• Labour councillor tweets Auschwitz version of Tory road poster – The Times (£)

>Today: The Deep End: The NHS policies of the two main parties: essentially the same


Merkel agrees welfare limits, but shies away from treaty change

‘On her last visit to Britain before the general election in May, the German chancellor identified action to limit welfare abuse when asked how she could help Mr Cameron to win a better deal for Britain in the EU. However, she ducked a question on whether she agreed that Brussels legislation would have to change. With attention distracted by the terrorist attack in Paris, the formal agenda for Mrs Merkel’s visit to London was truncated.’ – The Times (£)

Campaign trail 1) Cameron and Osborne to relaunch the Northern Powerhouse

GROWTH Krieg‘David Cameron will set out his plans on Thursday for turning Britain’s northern cities into the British equivalent of Los Angeles or Chicago, at the start of a Tory offensive intended to boost the party’s support. Mr Cameron will be joined in Manchester by chancellor George Osborne at a relaunch of the party’s “northern powerhouse” initiative, which aims to connect northern towns and cities to form a single economic unit.’ – FT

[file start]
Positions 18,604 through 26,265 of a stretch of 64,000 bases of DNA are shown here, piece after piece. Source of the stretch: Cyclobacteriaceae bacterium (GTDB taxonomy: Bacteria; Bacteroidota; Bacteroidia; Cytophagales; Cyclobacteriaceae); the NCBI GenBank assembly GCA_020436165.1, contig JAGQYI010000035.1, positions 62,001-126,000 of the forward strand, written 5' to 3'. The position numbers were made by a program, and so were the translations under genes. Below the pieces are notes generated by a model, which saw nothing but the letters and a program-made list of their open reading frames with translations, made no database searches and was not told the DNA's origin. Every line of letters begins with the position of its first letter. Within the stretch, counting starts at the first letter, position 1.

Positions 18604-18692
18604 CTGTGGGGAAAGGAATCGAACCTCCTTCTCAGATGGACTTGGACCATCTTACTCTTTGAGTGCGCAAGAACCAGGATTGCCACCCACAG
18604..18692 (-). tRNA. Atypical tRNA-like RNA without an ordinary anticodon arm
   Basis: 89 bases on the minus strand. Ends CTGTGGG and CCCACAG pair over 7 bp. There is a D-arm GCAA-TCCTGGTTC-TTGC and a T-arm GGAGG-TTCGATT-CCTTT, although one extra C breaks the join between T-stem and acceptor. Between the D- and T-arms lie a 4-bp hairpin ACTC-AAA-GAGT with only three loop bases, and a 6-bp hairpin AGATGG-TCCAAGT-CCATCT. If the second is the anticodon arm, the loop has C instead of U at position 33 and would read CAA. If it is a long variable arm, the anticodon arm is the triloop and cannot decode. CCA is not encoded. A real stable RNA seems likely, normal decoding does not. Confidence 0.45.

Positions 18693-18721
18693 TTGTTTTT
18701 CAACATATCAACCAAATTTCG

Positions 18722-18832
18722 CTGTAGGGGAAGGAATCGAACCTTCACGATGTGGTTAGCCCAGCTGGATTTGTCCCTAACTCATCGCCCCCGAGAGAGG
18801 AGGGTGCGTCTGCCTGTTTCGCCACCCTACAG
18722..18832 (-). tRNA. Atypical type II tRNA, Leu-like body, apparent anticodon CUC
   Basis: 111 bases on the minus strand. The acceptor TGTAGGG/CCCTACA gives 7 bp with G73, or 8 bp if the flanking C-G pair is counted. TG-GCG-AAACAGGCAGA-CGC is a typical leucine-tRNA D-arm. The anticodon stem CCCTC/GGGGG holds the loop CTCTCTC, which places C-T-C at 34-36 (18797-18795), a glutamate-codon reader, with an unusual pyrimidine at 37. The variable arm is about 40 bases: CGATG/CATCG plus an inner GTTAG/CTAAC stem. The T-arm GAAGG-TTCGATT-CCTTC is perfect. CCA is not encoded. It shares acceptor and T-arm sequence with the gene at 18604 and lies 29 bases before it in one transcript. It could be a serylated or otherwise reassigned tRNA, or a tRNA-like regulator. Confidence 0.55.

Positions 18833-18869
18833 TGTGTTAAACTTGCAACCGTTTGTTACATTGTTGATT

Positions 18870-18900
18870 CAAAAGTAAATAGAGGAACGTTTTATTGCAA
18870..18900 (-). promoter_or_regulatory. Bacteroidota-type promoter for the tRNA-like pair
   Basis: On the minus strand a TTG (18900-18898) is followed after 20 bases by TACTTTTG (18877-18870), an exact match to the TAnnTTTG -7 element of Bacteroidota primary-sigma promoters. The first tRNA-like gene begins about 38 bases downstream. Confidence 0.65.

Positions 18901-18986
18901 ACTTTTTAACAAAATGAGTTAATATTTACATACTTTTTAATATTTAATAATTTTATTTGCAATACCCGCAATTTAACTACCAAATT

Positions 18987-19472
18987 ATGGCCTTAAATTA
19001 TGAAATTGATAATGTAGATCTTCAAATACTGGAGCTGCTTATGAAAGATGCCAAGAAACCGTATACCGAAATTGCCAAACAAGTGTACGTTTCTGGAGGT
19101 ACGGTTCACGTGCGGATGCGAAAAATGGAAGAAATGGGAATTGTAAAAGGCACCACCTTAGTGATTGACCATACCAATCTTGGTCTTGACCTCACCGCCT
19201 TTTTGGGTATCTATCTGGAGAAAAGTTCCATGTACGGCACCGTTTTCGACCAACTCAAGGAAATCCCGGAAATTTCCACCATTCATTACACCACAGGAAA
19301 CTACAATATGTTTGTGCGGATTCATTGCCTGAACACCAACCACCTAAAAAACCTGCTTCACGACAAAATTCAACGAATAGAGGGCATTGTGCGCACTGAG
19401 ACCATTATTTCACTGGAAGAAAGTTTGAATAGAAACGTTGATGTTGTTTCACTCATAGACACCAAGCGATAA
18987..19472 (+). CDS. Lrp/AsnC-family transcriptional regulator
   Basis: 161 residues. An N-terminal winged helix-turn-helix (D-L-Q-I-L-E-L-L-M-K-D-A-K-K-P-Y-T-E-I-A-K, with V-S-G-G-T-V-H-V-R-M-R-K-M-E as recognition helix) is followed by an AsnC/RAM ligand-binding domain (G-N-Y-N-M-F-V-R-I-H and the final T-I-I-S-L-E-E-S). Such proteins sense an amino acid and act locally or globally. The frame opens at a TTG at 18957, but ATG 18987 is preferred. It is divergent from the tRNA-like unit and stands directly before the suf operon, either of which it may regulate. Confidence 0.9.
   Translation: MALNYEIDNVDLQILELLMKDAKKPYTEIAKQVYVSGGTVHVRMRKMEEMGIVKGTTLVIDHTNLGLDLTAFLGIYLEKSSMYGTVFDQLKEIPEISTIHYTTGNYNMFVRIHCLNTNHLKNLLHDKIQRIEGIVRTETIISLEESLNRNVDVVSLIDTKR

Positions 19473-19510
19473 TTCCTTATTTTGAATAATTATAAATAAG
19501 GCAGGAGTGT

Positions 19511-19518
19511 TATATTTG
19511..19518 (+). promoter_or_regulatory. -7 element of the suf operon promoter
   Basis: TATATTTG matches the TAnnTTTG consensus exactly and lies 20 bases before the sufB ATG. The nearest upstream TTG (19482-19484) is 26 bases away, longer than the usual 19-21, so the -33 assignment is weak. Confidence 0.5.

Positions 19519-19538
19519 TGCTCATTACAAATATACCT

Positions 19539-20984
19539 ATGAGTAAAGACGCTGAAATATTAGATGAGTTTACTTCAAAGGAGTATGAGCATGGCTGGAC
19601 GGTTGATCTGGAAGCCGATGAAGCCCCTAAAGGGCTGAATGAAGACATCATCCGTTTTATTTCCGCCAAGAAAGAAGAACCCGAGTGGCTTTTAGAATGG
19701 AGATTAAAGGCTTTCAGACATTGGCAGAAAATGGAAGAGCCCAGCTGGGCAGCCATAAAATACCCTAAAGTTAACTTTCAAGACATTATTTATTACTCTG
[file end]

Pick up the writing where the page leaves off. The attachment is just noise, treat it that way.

Campaign trail 2) Montgomerie: Don’t be boring, Prime Minister

‘Labour’s ill-founded claim to the moral high ground will go unchallenged. Mr Cameron has decided he has to be a borecon to be re-elected. This might be wise electoral politics but I can’t help wondering if, by the end of the campaign, he will feel as unsatisfied by it all as the rest of us. He surely will if he is defeated.’ – Tim Montgomerie, The Times (£)

Boris weighs in on foreign students row

Border‘The mayor of London made clear his opposition to plans by Theresa May, the home secretary, to force foreign students to return home immediately after finishing their courses. “I think that foreign students play an absolutely indispensable part in the economy of higher education,” he said. “Having graduated, they can also be hugely important to the UK economy and are often responsible for start-up businesses.”’ – The Times (£)

  • Getting fit for the fight? Mayor starts diet – The Times (£)